— You like still lifes, I know that because I’ve seen really fantastic ones.
— As much as anything else I paint. Maybe they grant me greater freedom in the organization and later destruction of these processions that I have seen and modifying even their framework in a way that surprises me. That is when the work really begins.
— Talk about the silence in your house and how it affects you.
— I think that my silence is being surrounded by all of the sounds that I like and that allow the atmosphere that I seek for my work. I think that life is so rich and unexpected that every instant I need to be open to what surrounds me so that I do not miss anything, if possible. Can you hear the sound coming from the kitchen or from the guy who moved the broken glass up there? They are vivid signs that prove we are also the silence. I think that this is important for my work, that I try to reflect in a permanent reflection and integration with everything that happens and comes to me. I think that life is a simple thing. But it is difficult to transmit it. When we like people and work on their behalf we establish a relation that we do not always immediately realize is essential.
As for the mutating forms, speaking of them, Scliar said:
— It is my work continuing. In the end, what do we seek in each work if not the possibility that it will permanently renew itself? Of course, this happens in each new person who observes and discovers it. Fortunate is the work that renews itself constantly for the same person. Every work should contain this possibility of a permanent unfolding. My instants are sets of three or four paintings, each with its own balance, capable of restructuring itself in communion with the others. Since each painting contains its own propositions, I multiply these discoveries in each mutation proposed. You see, it is the same initial problem amplified.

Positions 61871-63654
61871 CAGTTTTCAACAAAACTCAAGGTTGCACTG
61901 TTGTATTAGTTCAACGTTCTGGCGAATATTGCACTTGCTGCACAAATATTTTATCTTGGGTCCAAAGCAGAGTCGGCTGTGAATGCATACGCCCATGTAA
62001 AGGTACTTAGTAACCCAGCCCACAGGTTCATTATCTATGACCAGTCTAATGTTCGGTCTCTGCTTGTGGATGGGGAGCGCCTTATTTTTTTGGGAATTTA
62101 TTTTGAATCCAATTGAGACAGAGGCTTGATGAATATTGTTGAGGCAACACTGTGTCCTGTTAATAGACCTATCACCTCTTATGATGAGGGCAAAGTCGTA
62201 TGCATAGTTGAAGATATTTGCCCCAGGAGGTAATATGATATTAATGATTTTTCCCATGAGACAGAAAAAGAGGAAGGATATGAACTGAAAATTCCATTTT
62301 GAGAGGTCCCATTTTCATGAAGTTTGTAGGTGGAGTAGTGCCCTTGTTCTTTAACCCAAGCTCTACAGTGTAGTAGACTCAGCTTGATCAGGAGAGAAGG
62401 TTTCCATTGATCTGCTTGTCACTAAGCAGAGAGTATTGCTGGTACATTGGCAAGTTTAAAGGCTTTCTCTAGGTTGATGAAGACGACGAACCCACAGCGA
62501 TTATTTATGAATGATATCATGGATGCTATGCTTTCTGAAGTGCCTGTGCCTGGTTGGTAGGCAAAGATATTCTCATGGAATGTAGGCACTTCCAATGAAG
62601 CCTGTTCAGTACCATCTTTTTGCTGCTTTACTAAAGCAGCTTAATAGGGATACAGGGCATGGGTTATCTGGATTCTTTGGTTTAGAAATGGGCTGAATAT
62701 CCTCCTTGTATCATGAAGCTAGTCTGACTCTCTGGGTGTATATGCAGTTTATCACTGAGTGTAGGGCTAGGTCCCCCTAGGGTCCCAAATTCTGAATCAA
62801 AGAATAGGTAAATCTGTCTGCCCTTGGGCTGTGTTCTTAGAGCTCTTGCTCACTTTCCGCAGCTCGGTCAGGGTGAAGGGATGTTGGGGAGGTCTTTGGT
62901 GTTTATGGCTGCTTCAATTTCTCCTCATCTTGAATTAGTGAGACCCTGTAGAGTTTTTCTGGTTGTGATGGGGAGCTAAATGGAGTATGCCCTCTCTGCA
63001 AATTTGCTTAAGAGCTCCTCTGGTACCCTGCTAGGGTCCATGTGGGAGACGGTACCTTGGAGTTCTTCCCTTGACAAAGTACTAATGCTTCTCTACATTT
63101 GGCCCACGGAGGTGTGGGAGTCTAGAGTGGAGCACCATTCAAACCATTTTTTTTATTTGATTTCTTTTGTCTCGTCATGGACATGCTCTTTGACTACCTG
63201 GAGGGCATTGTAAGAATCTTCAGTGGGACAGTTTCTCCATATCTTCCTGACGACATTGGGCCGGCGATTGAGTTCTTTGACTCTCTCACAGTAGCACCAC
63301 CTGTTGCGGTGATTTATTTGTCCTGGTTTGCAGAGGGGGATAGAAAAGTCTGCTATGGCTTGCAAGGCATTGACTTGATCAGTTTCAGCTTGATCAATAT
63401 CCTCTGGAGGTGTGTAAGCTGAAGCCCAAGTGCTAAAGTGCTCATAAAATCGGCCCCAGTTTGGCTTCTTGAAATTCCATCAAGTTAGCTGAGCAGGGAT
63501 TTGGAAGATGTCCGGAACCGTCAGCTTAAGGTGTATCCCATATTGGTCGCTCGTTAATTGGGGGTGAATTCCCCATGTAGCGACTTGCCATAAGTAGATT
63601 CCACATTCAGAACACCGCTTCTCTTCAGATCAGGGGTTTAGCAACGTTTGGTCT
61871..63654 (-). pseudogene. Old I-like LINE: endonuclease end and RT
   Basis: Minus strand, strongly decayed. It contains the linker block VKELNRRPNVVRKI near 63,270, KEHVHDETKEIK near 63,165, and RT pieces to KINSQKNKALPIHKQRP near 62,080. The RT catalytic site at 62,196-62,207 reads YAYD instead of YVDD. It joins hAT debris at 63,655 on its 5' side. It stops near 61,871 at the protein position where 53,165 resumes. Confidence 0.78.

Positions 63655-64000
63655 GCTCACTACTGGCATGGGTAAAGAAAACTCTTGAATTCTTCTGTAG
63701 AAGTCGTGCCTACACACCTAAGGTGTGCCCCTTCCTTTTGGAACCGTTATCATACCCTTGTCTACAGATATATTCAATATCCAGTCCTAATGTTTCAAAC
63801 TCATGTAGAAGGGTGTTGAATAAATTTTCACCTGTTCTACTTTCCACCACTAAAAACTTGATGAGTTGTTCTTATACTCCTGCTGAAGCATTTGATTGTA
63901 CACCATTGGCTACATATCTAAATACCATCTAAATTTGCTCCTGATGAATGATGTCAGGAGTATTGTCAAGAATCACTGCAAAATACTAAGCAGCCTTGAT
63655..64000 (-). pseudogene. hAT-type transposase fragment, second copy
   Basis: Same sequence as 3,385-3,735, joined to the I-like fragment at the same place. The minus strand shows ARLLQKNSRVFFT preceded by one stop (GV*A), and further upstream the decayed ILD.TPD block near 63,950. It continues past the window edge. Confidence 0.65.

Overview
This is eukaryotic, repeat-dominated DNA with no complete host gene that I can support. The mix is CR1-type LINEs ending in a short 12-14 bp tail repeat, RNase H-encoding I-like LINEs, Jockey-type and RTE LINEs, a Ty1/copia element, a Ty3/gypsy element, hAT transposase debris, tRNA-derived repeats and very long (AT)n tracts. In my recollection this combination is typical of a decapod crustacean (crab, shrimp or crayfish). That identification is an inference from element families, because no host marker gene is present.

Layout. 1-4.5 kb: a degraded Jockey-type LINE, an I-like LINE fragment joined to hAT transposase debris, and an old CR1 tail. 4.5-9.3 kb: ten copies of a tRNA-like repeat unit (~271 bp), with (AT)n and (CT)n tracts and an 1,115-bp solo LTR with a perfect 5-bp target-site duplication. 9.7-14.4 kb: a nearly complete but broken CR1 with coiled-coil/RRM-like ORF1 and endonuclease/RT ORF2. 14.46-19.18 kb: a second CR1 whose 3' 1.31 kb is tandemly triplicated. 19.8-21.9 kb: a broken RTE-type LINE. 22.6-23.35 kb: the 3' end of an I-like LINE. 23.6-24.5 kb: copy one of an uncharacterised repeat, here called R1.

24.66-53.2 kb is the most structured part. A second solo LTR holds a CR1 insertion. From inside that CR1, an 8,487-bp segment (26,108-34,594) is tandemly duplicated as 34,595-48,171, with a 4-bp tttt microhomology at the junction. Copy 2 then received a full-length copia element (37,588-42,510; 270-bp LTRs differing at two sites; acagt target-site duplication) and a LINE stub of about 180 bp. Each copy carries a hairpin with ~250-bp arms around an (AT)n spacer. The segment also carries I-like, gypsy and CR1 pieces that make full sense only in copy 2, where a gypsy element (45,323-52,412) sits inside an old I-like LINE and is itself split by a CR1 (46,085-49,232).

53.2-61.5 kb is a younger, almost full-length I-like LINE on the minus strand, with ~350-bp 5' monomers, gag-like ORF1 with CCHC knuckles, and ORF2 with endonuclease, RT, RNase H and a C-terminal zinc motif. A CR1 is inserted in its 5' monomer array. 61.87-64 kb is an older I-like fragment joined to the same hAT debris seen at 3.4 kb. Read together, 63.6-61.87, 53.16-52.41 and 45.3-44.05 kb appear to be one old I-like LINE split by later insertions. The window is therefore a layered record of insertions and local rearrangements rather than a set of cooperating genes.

— Do you work every day?
— Yes, even when I am not working.
* Translated from the Portuguese by Marco Alexandre de Oliveira and edited by Sean McIntyre.
**A chronicle published on October 28, 1972 in the Jornal do Brasil and never collected in book form, not even in The Discovery of the World, or in the recent Todas as crônicas (All the Chronicles).
*** The image that illustrates the text is the portrait of Clarice Lispector made by Carlos Scliar which the chronicle mentions, and which is the reason for the writer’s visit to the studio of her painter friend, in Cabo Frio.
**** The chronicle “Scliar in Cabo Frio” presents an unorthodox punctuation, especially with respect to the use (or not) of commas. During the period in which Clarice Lispector contributed to the Jornal do Brasil, from 1967 to 1973, her editor Marina Colasanti lets us know in the preface to Todas as crônicas (All the Chronicles) that one of “her constant requests was that we recommend to the proofreaders not to touch her commas.” For, as Clarice puts it in the chronicle “Minha secretária” (My Secretary): “my punctuation is my breath within the sentence.” Thus, strictly following the author’s warning, in the edition of the text now published, we opted not to disturb the commas – despite having observed that they sometimes seemed to have been intentional, that is, following the writer’s breath, but other times not, who knows an inattention common to texts written quickly to meet the newspaper deadline.